By Gary M. White, MD

See also lidocaine.

A recent review of methods to reduce pain of procedures in children showed only two had good solid clinical evidence.

Methods of distraction include nonprocedural talk, handheld video games, kaleidoscopes, virtual reality glasses, party blowers, blowing out air, music, and cartoon watching. It is helpful for the parent or nurse to ask questions to occupy the child's mind, e.g., "Where's the bird?" "How many bubbles do you see?" Some have found it useful to have a box of potential distractors and let the child choose.

One report recommended the child "blow the pain away." Quoting from the article [Peds Derm 2014;31;757], say, “I know a trick I can show you that may make this easier. When it's time to freeze the wart, take a long, deep breath in through your nose and then blow it out through your mouth until I say stop.”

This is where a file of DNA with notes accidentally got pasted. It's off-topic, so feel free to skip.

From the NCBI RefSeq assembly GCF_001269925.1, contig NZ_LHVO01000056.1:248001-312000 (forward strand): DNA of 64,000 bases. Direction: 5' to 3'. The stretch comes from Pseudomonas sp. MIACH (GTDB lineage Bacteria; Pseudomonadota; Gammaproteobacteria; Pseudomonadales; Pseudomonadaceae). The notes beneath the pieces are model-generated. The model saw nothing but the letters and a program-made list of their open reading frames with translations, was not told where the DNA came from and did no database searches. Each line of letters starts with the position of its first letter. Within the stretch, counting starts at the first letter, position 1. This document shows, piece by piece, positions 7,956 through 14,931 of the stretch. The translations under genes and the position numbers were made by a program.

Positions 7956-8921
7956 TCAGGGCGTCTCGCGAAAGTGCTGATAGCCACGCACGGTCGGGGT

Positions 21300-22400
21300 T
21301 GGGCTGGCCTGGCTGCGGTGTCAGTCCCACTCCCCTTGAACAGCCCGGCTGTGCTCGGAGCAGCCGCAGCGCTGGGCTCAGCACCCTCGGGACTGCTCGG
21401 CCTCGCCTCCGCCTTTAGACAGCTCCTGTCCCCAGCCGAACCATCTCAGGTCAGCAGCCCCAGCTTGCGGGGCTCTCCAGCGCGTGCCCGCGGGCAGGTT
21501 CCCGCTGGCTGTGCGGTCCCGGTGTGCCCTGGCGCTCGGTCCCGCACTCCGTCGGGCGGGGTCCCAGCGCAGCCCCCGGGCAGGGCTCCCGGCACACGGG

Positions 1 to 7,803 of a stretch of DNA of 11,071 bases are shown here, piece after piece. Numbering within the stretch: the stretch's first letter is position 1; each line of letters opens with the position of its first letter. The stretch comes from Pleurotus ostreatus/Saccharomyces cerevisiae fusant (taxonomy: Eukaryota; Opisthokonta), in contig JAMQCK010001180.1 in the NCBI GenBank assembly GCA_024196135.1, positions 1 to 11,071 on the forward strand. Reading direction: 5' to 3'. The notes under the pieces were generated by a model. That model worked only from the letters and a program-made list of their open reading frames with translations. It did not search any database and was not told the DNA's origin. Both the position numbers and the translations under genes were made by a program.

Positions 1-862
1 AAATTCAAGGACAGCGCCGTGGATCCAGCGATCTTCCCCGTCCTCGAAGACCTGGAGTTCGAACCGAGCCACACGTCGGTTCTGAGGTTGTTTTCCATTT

Parallel, minimal needle-insertion technique

From their article, methods section, the following technique was highly effective at injecting without pain in the majority of patients.

"A 3 cc syringe and 30 gauge needle was used and filled with 0.5% lidocaine 1:200,000 epinephrine buffered 1:10 with 8.4% sodium bicarbonate. Constant, light pressure was placed on the plunger before and during insertion of the needle, resulting in the slow extrusion of anesthetic, taking 2 minutes to empty the first syringe. The needle was oriented bevel-down parallel to the skin and with slight downward pressure was slowly advanced into the superficial dermis. The needle tip was kept within the wheal when advancing the needle to anesthetize a broader area."

Sugar for Babies

Sucrose or glucose reduces pain for 5 minutes in infants.


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